Fig. 3

Hydroa-vacciniforme-like lymphoproliferative disorder. Subcutaneous lymphoid infiltration is nodular/angiocentric or panniculitis-like pattern

Fig. 4

Hydroa-vacciniforme-like lymphoproliferative disorder. Dense lymphoid infiltrate surrounding adnexa and blood vessels is observed in the dermis of the ulcer edge

Fig. 5

Hydroa-vacciniforme-like lymphoproliferative disorder. The infiltrate is composed of small to medium-sized lymphocytes without marked atypia


Most cases have a CD8-positive T-cell phenotype; however, one third of the cases have a NK-cell phenotype with double negative for CD4/CD8 and homogeneously CD56-positive. Rare cases present a γδ phenotype. The lymphoid cells, regardless of cell-type derivation, are positive for cytotoxic markers, such as granzyme B and TIA-1 (Fig. 6). LMP1 is negative by immunohistochemistry in the majority of cases but not all cases reported (Iwatsuki et al. 2006; Quintanilla-Martinezz et al. 2013).
Fig. 6

Hydroa-vacciniforme-like lymphoproliferative disorder. The neoplastic cells are positive for CD3 (a), CD8 (b), and granzyme B (c). Most of lymphoid cells are positive for EBV-encoded small RNA (EBER) by in situ hybridization (d)

Molecular Features

In situ hybridization for EBV-encoded small RNA (EBER) is positive; however, the amount of EBER-positive cells represents only a subpopulation of the CD3-positive infiltrating cells. EBER-positive cells concentrated mainly around the blood vessels and adnexa in the dermis, in the subcutaneous tissue, and in the basal epithelial layer in cases with intraepidermal vesicles. Most cases with T-cell phenotype have clonal rearrangements of the TCR genes, while NK-cell phenotype cases show a polyclonal rearrangement of the TCR genes. EBV is monoclonal by terminal repeat analysis (Iwatsuki et al. 2006; Kimura et al. 2012; Quintanilla-Martinezz et al. 2013).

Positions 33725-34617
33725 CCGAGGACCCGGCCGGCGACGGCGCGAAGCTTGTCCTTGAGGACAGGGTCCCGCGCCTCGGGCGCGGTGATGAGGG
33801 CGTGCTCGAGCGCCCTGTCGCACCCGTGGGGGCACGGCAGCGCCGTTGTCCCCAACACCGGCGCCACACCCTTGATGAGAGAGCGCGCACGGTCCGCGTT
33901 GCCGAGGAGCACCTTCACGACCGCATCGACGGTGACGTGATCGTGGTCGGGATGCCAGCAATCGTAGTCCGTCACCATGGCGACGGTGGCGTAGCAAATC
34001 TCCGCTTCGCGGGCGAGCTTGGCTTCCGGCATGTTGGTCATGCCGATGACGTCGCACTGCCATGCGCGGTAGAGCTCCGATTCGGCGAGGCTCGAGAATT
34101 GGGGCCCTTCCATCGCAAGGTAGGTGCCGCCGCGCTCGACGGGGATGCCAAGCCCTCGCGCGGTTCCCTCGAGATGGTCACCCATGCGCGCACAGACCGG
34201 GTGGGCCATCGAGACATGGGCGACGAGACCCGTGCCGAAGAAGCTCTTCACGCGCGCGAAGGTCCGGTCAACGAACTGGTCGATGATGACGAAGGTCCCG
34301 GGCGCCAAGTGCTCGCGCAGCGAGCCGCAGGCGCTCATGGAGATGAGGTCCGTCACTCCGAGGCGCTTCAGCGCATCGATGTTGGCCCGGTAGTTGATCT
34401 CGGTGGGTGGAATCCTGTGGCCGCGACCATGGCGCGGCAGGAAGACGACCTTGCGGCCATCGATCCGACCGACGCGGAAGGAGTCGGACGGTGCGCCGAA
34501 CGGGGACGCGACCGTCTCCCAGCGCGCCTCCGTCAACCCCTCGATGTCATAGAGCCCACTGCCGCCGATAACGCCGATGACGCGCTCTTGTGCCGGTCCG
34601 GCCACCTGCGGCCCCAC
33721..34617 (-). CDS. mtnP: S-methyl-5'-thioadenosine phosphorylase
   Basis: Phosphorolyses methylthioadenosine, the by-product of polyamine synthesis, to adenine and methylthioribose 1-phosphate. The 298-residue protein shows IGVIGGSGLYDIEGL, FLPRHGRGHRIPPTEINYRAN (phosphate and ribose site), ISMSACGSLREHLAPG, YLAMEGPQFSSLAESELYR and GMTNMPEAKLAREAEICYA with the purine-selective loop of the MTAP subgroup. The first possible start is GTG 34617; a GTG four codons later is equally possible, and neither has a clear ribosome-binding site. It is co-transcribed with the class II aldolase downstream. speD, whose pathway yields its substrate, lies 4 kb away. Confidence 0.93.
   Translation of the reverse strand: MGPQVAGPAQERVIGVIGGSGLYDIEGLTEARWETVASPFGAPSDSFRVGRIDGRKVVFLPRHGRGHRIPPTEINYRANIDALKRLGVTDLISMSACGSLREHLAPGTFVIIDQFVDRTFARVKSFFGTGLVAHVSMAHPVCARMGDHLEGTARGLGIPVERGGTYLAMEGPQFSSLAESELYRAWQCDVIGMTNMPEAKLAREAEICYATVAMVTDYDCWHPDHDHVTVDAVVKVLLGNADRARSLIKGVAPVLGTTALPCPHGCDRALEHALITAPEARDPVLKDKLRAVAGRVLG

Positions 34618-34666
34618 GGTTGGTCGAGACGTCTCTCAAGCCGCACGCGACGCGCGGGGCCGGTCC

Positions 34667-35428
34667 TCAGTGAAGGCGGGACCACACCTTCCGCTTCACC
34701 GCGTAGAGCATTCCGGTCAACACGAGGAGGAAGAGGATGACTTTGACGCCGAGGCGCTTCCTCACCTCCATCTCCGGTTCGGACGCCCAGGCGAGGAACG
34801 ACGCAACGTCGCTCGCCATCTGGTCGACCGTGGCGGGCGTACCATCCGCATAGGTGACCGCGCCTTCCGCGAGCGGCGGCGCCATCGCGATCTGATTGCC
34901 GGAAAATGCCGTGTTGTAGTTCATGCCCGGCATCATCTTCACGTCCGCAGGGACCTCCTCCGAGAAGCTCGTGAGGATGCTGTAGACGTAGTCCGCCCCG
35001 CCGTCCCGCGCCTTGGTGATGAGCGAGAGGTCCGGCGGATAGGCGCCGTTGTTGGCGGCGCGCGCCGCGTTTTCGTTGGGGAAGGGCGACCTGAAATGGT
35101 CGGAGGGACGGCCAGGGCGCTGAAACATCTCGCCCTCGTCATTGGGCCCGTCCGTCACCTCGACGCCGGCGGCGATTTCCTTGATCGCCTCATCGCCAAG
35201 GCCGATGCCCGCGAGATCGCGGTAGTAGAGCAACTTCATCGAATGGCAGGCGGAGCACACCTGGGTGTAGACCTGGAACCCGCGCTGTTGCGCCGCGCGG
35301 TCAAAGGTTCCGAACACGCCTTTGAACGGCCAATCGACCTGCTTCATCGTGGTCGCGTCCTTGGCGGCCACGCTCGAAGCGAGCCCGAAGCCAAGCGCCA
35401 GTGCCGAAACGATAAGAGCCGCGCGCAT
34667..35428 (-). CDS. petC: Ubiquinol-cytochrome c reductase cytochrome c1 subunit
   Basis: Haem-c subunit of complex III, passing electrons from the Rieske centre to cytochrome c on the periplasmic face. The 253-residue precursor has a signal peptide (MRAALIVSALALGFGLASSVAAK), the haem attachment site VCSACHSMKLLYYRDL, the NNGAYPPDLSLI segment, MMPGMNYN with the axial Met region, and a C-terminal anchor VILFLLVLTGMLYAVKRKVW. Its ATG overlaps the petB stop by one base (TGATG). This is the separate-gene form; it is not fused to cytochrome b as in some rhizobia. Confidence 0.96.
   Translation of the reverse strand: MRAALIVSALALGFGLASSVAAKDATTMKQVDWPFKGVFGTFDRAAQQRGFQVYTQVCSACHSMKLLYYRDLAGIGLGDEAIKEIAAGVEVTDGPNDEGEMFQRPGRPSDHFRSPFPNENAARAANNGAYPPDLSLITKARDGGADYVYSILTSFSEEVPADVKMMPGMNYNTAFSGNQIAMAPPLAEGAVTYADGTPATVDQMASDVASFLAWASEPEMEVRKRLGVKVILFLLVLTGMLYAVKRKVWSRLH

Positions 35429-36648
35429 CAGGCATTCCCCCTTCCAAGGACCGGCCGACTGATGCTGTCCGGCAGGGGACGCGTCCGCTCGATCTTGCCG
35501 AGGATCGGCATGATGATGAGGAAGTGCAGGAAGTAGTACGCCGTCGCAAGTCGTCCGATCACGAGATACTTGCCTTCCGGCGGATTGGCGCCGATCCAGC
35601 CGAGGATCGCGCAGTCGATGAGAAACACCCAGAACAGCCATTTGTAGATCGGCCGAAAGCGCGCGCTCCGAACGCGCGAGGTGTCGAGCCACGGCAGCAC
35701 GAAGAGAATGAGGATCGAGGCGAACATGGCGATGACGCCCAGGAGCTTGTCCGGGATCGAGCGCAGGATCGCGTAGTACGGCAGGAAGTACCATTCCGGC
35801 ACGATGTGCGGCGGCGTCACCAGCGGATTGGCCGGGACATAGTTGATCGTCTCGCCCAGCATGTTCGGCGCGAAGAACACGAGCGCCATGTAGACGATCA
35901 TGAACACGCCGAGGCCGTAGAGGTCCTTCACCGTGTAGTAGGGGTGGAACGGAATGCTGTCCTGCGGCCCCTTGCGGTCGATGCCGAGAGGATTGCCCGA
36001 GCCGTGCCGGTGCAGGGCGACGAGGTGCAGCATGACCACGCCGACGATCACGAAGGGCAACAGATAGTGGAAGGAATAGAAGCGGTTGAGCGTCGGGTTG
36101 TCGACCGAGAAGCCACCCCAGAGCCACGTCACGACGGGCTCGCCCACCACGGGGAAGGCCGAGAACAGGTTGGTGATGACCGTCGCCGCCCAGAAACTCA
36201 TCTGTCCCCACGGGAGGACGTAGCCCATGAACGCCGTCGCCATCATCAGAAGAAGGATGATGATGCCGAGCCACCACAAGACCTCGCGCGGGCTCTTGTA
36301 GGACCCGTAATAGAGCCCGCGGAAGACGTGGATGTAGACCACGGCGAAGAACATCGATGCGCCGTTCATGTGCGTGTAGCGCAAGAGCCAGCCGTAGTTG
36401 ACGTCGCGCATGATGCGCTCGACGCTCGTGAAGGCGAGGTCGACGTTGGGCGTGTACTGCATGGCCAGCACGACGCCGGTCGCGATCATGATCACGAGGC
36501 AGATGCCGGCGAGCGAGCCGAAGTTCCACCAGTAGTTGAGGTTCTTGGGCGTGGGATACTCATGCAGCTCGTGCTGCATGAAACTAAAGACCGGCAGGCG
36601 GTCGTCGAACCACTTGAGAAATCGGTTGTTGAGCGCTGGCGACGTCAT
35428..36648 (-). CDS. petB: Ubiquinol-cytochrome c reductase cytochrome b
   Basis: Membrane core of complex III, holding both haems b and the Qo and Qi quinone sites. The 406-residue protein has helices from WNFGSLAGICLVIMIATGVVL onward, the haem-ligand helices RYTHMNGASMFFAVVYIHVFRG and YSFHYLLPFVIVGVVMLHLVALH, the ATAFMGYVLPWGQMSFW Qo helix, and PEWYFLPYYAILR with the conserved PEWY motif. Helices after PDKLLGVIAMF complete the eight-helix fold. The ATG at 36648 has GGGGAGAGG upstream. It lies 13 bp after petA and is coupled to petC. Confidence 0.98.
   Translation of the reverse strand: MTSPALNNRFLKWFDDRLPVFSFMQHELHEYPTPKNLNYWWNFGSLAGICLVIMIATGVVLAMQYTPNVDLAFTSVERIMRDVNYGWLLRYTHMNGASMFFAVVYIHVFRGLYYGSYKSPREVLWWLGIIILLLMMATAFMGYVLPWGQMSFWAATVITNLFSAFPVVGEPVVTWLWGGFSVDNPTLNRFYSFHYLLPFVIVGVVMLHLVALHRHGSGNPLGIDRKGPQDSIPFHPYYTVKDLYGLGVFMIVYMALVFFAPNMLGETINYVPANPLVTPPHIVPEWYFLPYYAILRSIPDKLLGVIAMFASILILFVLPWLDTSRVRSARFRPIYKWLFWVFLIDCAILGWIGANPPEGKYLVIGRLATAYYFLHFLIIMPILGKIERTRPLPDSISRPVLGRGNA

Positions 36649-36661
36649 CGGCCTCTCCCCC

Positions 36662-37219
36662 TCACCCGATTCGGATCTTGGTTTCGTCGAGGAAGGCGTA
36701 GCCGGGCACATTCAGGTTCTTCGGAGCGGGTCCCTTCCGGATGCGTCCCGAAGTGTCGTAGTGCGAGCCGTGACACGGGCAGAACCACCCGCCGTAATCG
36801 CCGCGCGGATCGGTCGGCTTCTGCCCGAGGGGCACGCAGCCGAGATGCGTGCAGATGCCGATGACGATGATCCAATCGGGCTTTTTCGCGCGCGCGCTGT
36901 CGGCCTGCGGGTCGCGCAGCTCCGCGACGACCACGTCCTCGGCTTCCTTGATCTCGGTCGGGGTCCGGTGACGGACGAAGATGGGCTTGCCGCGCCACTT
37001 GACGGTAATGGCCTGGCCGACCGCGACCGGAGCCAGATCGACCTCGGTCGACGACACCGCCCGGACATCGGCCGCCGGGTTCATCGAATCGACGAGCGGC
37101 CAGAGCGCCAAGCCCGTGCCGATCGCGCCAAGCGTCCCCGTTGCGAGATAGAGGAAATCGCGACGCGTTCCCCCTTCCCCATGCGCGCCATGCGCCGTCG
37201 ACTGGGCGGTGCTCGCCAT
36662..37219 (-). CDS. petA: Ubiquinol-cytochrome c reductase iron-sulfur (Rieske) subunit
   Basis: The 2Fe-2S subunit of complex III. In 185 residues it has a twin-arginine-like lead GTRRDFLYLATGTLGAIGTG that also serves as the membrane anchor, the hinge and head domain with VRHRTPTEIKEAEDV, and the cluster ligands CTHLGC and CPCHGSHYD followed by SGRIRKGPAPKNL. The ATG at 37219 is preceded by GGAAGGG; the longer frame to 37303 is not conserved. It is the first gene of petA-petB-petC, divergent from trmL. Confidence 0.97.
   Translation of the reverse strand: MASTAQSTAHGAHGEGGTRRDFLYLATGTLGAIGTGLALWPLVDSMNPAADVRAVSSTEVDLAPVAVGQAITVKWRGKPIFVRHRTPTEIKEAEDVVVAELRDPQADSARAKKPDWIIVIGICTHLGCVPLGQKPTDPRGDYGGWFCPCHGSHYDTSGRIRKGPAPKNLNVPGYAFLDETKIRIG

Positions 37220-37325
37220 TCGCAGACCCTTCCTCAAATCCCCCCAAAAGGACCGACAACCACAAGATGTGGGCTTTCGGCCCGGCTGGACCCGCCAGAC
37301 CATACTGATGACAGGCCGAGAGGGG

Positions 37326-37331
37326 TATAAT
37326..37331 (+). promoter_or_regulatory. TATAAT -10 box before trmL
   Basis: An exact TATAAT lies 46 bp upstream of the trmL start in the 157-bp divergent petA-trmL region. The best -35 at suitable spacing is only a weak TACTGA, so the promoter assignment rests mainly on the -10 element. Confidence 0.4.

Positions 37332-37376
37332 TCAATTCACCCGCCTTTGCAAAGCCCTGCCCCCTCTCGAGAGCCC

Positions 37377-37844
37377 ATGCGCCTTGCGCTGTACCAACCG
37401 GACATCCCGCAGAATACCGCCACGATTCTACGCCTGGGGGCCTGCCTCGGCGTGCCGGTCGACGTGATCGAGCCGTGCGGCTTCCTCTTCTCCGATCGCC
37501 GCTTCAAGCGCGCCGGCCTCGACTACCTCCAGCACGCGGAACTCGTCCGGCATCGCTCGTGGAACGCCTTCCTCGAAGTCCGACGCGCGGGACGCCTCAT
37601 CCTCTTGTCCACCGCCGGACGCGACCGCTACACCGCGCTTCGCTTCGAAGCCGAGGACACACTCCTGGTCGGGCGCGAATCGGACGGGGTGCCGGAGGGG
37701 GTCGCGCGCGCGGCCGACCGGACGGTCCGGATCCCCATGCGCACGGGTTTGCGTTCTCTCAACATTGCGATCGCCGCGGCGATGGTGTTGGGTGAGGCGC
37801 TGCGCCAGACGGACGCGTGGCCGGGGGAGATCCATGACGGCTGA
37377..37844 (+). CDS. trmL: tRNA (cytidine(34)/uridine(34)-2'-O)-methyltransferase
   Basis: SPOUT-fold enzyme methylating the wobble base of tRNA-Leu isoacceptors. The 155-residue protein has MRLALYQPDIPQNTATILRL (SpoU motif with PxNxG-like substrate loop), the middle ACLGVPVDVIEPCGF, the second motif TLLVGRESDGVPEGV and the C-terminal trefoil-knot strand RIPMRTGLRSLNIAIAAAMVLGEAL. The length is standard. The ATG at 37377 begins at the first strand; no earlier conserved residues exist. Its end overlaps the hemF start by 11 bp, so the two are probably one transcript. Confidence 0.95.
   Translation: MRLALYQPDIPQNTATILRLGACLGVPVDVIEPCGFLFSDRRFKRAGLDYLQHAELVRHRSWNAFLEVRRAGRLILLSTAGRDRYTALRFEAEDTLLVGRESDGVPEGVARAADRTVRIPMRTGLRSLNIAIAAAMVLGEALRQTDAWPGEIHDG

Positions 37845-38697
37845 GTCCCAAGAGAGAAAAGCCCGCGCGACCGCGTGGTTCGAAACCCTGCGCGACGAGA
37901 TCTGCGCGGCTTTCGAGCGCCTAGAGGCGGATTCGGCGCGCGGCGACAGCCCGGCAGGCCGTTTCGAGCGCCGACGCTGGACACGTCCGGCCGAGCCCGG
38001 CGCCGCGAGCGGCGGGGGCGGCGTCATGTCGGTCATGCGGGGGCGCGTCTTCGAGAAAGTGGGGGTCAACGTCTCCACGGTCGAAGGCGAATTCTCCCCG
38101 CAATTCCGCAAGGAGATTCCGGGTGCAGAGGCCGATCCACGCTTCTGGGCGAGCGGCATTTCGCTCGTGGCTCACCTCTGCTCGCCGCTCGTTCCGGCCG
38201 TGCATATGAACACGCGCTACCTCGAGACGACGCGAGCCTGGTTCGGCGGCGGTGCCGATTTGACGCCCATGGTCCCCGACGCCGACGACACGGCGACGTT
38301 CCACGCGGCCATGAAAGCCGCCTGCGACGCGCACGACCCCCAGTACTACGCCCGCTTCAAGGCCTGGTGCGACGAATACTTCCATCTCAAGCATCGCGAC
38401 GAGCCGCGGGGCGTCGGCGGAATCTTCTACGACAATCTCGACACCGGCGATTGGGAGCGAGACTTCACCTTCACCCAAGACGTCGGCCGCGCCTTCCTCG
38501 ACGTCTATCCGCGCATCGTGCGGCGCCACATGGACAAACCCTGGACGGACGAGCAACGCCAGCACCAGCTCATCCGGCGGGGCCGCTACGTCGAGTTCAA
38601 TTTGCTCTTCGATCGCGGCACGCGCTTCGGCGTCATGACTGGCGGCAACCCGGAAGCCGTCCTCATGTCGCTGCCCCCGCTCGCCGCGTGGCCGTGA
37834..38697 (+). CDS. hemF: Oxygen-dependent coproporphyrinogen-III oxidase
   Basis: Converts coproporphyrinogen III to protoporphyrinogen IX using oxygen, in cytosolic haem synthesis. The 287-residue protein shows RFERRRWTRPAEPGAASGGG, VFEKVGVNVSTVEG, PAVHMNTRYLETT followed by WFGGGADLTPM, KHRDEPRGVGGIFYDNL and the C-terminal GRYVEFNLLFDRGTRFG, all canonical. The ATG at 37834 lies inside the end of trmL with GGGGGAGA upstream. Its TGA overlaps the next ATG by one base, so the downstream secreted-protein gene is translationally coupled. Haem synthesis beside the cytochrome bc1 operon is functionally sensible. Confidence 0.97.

Differential Diagnosis

Morphologically, HV-like LPD can mimic subcutaneous panniculitis-like T-cell lymphoma (SPTCL), primary cutaneous γδ T-cell lymphoma, or cutaneous involvement by an extranodal NK/T-cell lymphoma of the nasal type. Without clinical information, the differential diagnoses with the latter might be impossible because the morphology and phenotype of the neoplastic cells are indistinguishable.

References and Further Reading

  1. Barrionuevo, C., Anderson, V. M., Zevallos-Giampietri, E., et al. (2002). Hydroa-like cutaneous T-cell lymphoma: A clinicopathologic and molecular genetic study of 16 pediatric cases from Peru. Applied Immunohistochemistry & Molecular Morphology, 10, 7–14.CrossRefGoogle Scholar
  2. Beltran, B. E., Maza, I. N., CB, M.–. A., et al. (2014). Thalidomide for the treatment of hydroa vacciniforme-like lymphoma: Report of four pediatric cases from Peru. American Journal of Hematology, 89, 1160–1161.CrossRefGoogle Scholar
  3. Iwatsuki, K., Satoh, M., Yamamoto, T., et al. (2006). Pathogenic link between hydroa vacciniforme and Epstein-Barr virus–associated hematologic disorders. Archives of Dermatology, 142, 587–595.CrossRefGoogle Scholar
  4. Kimura, H., Ito, Y., Kawabe, S., et al. (2012). EBV-associated T/NK-cell lymphoproliferative diseases in nonimmunocompromised hosts: Prospective analysis of 108 cases. Blood, 119, 673–686.CrossRefGoogle Scholar
  5. Magana, M., Sangüeza, P., Gil-Beristain, J., et al. (1998). Angiocentric cutaneous T-cell lymphoma of childhood (hydroa-like lymphoma): A distinctive type of cutaneous T-cell lymphoma. Journal of the American Academy of Dermatology, 38, 574–579.CrossRefGoogle Scholar
  6. Miyake, T., Yamamoto, T., Hirai, Y., et al. (2015). Survival rates and prognostic factors of Epstein-Barr virus-associated hydroa vacciniforme and hypersensitivity to mosquito bites. The British Journal of Dermatology, 172(1), 56–63.CrossRefGoogle Scholar
  7. Quintanilla-Martinezz, L., Ridaura, C., Nagl, F., et al. (2013). Hydroa vacciniforme-like lymphoma: A chronic EBV+ lymphoproliferative disorder with risk to develop a systemic lymphoma. Blood, 122, 3101–3110.CrossRefGoogle Scholar
  8. Quintanilla-Martinezz L, Ko Y-H, Kimura H, et al (2017) Hydroa vacciniforme-like lymphoproliferative disorder. In S. H. Swerdlow, E. Campo, N. L. Harris, et al. (Eds.), WHO classification of Tumours of Haematopoietic and lymphoid tissues (revised 4th ed., pp. 360–362). Lyon: IARC.Google Scholar

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© Springer Nature Switzerland AG 2019

Authors and Affiliations

  1. 1.Department of Clinical ResearchSaitama Children’s Medical CenterSaitamaJapan